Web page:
Mekong Learning Initiative -- Linking and learning in the Mekong River Basin
The Mekong Learning Initiative (MLI), coordinated by AMRC and funded by Oxfam America (2003 - 2007), is a collaboration between eight universities in the Mekong Region for teaching and learning in the social sciences of natural resource management. It was established with the belief that innovative education and critical thinking is crucial to understanding change and development challenges facing the region. MLI emphasises the linking of different perspectives and mutual learning among those living, studying, teaching and working in different Mekong countries. Click on links below to read more.
- MLI partners
- Partner initiatives
- Regional initiatives
- Youth Ambassadors
The original Regional Mekong Curriculum Development Initiative which began in December 2003 under the Oxfam America-supported Mekong Learning Initiative (MLI) has become the core activity of a reformulated three-year MLI program beginning in 2005.
The following provides background on the reformulated MLI.
There has been relatively little interaction and sharing among teachers and students from tertiary education institutions in the Mekong Region. As a result, there are still limited opportunities for students to understand natural resource management issues in neighbouring countries or in their regional/basin-wide context. Case studies tend to be taken either from very local and familiar examples, or from outside the Mekong altogether. Critical and analytical tools and concepts are limited in their application due to the paucity of case studies from within the Mekong Region.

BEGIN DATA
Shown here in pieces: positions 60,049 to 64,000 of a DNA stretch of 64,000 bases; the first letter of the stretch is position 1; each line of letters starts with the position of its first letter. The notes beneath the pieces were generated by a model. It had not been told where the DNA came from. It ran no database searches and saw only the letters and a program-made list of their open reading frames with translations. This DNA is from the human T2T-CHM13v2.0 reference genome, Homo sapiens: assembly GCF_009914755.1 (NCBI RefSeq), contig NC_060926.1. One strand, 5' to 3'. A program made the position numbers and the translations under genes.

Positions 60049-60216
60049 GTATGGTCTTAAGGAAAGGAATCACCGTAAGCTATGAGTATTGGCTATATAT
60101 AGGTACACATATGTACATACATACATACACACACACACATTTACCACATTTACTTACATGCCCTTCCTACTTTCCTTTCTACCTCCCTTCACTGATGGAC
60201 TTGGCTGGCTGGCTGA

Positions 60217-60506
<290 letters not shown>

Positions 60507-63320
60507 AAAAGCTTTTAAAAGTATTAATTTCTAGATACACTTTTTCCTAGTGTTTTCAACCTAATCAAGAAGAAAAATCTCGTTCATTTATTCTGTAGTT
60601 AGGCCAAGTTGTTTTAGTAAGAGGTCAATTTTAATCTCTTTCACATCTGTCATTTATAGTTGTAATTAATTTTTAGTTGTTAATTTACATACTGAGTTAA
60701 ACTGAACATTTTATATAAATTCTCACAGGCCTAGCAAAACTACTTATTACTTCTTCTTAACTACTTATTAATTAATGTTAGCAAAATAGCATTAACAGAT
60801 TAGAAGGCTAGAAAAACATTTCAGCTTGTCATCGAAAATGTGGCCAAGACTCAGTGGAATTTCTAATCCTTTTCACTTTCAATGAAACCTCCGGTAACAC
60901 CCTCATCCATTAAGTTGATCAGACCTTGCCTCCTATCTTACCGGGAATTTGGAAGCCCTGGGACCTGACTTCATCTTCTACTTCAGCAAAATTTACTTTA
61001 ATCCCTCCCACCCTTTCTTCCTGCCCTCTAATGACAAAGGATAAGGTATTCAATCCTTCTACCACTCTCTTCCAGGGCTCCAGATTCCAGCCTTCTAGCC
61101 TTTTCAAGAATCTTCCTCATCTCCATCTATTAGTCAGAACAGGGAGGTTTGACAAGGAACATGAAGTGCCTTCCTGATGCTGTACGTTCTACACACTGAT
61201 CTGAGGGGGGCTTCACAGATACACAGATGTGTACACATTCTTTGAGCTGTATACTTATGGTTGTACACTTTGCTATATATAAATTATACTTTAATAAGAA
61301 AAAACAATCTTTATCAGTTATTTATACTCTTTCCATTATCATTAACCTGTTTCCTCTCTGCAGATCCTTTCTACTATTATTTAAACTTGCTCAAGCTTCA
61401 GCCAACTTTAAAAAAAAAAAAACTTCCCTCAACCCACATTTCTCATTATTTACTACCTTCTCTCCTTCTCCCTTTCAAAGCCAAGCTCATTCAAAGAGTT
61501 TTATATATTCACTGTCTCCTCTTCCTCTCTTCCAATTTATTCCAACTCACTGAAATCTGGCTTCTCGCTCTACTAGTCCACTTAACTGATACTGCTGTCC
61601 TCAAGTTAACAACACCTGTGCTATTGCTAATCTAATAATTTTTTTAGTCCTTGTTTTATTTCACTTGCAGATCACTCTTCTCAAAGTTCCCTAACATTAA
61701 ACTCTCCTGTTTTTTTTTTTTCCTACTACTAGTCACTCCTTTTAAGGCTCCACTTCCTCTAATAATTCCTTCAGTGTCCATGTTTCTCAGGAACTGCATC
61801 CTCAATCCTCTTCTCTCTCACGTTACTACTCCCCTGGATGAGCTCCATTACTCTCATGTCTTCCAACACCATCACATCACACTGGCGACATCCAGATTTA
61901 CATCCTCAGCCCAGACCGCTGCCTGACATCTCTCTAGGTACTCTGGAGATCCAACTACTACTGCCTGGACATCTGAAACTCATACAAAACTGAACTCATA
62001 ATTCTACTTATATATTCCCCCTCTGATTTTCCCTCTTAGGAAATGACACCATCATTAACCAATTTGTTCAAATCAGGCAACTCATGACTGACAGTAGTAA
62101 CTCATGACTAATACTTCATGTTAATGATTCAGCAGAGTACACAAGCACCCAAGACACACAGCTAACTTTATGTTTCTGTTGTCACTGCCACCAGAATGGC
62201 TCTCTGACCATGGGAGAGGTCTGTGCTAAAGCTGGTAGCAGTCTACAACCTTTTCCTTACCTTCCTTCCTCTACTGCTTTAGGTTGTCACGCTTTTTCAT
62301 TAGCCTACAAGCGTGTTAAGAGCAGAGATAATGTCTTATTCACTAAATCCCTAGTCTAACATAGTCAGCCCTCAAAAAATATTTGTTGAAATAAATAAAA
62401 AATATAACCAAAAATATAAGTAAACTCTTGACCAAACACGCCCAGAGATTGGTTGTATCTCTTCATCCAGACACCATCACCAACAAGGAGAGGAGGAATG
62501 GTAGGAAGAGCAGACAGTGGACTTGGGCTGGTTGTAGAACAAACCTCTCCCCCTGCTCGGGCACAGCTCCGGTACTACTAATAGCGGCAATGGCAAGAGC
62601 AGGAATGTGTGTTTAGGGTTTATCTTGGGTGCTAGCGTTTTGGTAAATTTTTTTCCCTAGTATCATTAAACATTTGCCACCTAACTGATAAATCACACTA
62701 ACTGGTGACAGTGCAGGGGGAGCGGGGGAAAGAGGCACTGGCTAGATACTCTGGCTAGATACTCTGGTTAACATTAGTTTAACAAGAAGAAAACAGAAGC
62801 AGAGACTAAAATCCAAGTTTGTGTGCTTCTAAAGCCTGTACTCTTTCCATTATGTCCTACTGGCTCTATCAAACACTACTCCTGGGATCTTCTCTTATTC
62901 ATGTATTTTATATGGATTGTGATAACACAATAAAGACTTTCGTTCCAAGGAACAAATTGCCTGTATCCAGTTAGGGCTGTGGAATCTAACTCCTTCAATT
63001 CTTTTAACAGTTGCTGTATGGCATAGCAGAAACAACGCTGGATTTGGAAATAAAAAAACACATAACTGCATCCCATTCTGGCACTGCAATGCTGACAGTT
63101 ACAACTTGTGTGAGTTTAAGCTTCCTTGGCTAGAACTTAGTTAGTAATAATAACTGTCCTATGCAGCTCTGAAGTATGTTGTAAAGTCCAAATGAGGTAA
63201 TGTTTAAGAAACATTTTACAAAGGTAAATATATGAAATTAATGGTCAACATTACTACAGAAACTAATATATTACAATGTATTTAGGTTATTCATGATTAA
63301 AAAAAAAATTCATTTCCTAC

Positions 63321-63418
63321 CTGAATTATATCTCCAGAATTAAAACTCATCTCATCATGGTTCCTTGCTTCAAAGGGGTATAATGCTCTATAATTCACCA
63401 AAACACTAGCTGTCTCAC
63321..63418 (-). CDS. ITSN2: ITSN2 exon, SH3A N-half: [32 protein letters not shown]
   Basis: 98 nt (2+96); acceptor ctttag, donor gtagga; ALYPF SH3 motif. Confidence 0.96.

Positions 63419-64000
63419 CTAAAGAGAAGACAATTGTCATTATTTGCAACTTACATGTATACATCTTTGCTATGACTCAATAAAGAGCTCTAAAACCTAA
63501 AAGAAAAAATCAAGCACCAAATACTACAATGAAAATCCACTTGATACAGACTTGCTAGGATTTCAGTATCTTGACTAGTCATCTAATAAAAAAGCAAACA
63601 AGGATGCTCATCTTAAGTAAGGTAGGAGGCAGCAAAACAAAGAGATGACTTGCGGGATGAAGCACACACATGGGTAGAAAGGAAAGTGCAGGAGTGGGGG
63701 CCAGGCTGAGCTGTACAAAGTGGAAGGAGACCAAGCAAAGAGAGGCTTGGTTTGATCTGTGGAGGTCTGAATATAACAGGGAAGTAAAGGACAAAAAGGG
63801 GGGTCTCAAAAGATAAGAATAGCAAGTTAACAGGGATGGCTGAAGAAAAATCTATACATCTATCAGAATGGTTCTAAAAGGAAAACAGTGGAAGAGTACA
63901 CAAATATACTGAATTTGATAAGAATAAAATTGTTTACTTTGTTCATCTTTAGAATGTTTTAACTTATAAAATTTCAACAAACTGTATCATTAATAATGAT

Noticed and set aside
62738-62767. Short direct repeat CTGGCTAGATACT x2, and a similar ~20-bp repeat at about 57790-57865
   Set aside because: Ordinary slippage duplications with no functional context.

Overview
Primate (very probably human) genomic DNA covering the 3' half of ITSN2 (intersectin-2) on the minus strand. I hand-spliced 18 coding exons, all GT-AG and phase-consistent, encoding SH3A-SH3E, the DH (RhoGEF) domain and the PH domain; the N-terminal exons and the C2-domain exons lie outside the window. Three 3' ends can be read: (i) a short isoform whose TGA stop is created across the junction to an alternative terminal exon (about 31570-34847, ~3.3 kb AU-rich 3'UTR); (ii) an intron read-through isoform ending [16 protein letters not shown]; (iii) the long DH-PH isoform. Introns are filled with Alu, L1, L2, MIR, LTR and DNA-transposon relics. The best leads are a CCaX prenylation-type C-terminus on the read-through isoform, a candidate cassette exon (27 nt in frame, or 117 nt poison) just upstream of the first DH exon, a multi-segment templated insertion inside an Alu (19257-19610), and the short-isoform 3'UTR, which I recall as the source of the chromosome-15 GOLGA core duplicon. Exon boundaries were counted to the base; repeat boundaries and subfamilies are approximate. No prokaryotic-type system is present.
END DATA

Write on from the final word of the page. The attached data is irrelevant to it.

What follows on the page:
While there are several regional centres with a Mekong focus at individual universities, links between them are limited and there are very few common learning opportunities, despite the plethora of non-academic regional organisations such as MRC, IUCN, Oxfam, TERRA and so on. MLI aims to develop case studies and translate them into relevant regional languages that will allow teachers and students to draw on more relevant examples and apply them in a field setting, and to link tertiary education to the substantial body of knowledge developed within regional agencies.
At the same time, MLI tries to reflect and draw on existing learning approaches and help facilitate their adaptation and application to new contexts. MLI’s interest in exploring different learning approaches is based on the realisation that many existing types of teaching and learning have limited impact. One-way classroom teaching is often less effective than a more interactive, hands-on approach with interesting visual materials. Activities such as study tours often have limited impact if they are limited to "show and tell" exercises rather than applied and engaged learning. Why are learning outcomes so uneven?
MLI involves institutions that are different in levels of experience with social and natural science approaches to natural resource management, with field research, with teaching at undergraduate and postgraduate level, with types of outreach roles, and in many other dimensions. Learning processes, cultures, and contexts also vary from one country to another. This diversity is at once a strength and a challenge. The linking potentials depend on the ability for mutual sharing of experience and understanding of one another's learning contexts.